During the first trial the brothers grabbed the jurors and most of Americans around the world. They shared several accounts about the abuse they suffered at the hands of their parents. There was even a couple of stories about the mothers abuse. It was said that she would bathe them up until they were 13 years old. She have them to sleep with her where she would allow them to touch her every where.
They sued because of the coerced statements that happened earlier in the case. Those statements are what caused the boys to end up in trouble for 13 months. Cheryl Crowe said, "We relive it everyday," and "It's a part of our life now.” “We have to relive a lot of details we'd rather not hear, but we have to. "(Fox5Sandiego.com)
Finally, after 18 years they were released, but were strongly recommended to take the Alford Plea, in which the defendants have to admit to the crime to get out of prison. The state of Arkansas offered the men the Alford Plea, so they could not sue the state when they got out of prison. In my opinion, that is not
In the trail all nine of the boys were procticuted in only one day (Anderson). From that you can see that the boys were not fairly procticuted they were pushed down because they were different. There was no eveadens to prove that they rape the women ,but there
In the documentary “When Kids Get Life” by Ofra Bikel we see five men who were sentenced to life in prison for committing crimes in their teens. We hear the stories of how it happened, why it happened, and what life is like for them today. This documentary sheds light on the battle that juveniles face when they commit crimes and the judicial system. This documentary relates heavily in the material we learn because although it is about teenagers who receive life in prison, the judicial system plays a key role.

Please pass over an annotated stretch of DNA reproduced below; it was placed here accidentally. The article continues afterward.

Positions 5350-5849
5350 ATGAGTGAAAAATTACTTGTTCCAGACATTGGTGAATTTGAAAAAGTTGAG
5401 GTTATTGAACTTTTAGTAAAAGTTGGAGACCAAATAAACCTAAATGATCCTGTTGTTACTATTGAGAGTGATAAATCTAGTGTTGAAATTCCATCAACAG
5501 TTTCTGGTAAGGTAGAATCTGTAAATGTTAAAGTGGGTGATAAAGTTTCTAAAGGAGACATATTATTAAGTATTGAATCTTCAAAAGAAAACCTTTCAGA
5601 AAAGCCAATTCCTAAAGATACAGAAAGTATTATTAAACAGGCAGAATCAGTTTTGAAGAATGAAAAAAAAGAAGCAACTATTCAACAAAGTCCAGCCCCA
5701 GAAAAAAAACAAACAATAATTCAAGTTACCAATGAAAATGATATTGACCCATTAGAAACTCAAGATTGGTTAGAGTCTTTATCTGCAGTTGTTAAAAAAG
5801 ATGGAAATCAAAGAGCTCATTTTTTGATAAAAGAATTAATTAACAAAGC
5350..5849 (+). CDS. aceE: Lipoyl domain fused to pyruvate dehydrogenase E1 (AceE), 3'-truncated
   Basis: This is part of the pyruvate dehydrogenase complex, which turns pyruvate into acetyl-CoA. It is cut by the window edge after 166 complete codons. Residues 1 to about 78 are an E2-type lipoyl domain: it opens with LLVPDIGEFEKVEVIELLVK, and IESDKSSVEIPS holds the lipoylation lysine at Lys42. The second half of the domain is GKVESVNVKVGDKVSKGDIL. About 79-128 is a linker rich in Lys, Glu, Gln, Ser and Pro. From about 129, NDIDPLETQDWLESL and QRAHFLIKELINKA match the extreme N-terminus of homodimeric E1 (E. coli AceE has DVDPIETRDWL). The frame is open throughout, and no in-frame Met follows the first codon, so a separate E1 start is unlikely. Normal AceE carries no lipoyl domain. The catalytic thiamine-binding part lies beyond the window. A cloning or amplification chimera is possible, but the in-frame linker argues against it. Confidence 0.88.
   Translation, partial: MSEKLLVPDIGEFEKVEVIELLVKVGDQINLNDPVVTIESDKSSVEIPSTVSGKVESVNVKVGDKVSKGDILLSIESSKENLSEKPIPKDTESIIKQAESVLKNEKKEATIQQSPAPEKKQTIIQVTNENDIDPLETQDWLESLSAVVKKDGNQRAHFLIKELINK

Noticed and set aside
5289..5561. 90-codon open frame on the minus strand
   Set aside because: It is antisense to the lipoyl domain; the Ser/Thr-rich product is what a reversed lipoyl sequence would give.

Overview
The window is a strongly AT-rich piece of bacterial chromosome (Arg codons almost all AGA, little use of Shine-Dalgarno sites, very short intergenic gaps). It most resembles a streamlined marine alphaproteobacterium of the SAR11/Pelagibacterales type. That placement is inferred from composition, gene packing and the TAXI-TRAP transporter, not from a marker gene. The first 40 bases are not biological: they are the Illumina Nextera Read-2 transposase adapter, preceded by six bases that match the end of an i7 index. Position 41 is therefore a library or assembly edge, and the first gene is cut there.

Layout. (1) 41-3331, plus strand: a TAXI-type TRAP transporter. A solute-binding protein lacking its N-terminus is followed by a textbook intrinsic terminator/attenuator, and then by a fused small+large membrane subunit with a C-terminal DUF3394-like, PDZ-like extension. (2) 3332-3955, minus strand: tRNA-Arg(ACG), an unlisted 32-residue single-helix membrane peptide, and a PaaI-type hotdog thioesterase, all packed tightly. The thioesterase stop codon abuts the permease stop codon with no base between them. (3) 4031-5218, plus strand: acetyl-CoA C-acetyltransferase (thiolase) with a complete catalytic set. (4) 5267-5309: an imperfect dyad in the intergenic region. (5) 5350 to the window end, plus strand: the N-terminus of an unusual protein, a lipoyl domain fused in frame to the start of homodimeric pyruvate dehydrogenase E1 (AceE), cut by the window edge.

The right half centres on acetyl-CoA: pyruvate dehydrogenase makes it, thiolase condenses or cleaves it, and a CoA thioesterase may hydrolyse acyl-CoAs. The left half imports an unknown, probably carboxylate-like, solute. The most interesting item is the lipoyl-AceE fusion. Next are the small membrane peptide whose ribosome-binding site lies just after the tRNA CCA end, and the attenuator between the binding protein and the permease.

When all of sudden two young ladies rush off the train and accused the boys of raping them. When in actuality most of the boys were not even in the same car as the young ladies. They were really accusing the boys of raping because they were prostitutes and they were crossing state line which was illegally, When you are rape there are more than likely some kind of sign of a struggle but when Dr.John Lynch ,and Dr. R.R. Bridges examined victims Ruby Bates and Victoria Price less than two hours after the alleged rapes occurred the two doctors found semen in the vaginas of both women, they found little evidence to support their claims that they had been raped ,so in all reality they had lied to get people over the fact that they were prostitutes. By the end all of the nine boys that were convicted and found guilty and all served at least eighteen years in a Alabama chain gang before being either pardon or
I watched a documentary film “The Central Park Five” for this week’s field experience. The movie examines a 1989 case of five black and Latino teenagers who were convicted of raping a White woman in Central Park, NY. Compared to the research above, the five young male were guilty because of outside racism. The movie provides background, interviews, expert analysis, and details of associated facts related to the case. The five young men were forced and threatened to write their crime “story” but no one doubted their confession even though there was no DNA test results.